Nature journal publication for Immunology Department

Researchers from the LUMC Department of Immunology have discovered that human regulatory T-cells undergo unique changes after stimulation through a specific receptor. This result provides possibilities for improving therapy against auto-immunity.

Nature journal publication for Immunology Department

Regulatory T cells are crucial in the prevention of autoimmune diseases. They suppress the reactions of ordinary T-cells that are directed against body's own components. Ordinary T-cells and regulatory T-cells therefore work against each other. Both types of cells can quickly divide after activation. The researchers found that the Tumor Necrosis Factor receptor-2 plays a unique role in dividing regulatory T-cells. The receptor activates a metabolic program that amplifies these T-cells in their suppressant effect.


This finding may have positive effects on cellular therapies to combat graft rejection and autoimmunity that are now being investigated in the clinic. The results provide opportunities to improve the cell product by stimulation via Tumor Necrosis Factor receptor-2. Antibodies to this receptor may also be used to suppress unwanted classical T-cell responses that lead to graft rejection or autoimmunity in the patient.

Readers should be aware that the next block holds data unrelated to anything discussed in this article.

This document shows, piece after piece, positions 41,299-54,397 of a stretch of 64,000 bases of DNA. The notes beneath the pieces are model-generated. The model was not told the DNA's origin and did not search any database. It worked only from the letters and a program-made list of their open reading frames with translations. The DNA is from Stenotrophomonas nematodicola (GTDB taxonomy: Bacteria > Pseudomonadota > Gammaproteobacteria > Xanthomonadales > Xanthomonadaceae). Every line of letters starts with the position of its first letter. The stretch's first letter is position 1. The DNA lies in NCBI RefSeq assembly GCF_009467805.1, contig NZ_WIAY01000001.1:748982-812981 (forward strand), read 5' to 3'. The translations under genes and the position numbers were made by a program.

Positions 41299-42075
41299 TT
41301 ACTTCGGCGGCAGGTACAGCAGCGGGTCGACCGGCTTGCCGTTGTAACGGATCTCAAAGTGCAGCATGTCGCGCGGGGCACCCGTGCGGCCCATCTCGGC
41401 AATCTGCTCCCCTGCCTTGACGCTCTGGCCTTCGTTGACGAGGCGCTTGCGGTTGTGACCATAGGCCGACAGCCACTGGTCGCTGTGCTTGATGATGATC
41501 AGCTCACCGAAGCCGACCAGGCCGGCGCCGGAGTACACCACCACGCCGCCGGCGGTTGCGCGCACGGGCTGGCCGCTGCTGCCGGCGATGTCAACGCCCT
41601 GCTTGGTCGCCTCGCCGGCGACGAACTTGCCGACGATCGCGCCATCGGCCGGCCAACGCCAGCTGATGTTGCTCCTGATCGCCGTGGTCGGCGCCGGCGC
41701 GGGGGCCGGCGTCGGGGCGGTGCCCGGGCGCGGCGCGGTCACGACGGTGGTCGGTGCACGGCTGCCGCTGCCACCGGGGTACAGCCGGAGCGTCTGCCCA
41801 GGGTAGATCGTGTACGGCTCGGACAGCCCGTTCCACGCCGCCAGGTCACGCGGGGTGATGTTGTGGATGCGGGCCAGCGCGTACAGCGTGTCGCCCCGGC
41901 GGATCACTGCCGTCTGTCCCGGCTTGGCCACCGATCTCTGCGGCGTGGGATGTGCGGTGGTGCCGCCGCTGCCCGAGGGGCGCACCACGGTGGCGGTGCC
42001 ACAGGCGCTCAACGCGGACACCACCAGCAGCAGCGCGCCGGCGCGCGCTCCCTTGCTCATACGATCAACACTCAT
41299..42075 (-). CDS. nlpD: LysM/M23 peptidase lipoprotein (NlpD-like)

In addition, unique aspects in the metabolic program of regulatory T-cells were discovered in the study. These could possibly be exploited to suppress or stimulate the classical T-cell response with chemicals.

The study, conducted by the groups of Prof. Jannie Borst (LUMC) and Prof. Celia Berkers (Utrecht University) with a grant from the Institute of Chemical Immunology, was published in the journal Nature Metabolism.

Article details:

Title: Stable human regulatory T cells switch to glycolysis following TNF receptor 2 costimulation.

Authors: de Kivit S, Mensink M, Hoekstra AT, Berlin I, Derks RJE, Both D, Aslam MA, Amsen D, Berkers CR, Borst J.

Nat Metab. 2020. PMID: 32958937

Collaborate with us

Looking for information on one of our topics, a new place to conduct your research or connect to experienced researchers to join forces with?  Feel free to contact us!

Read more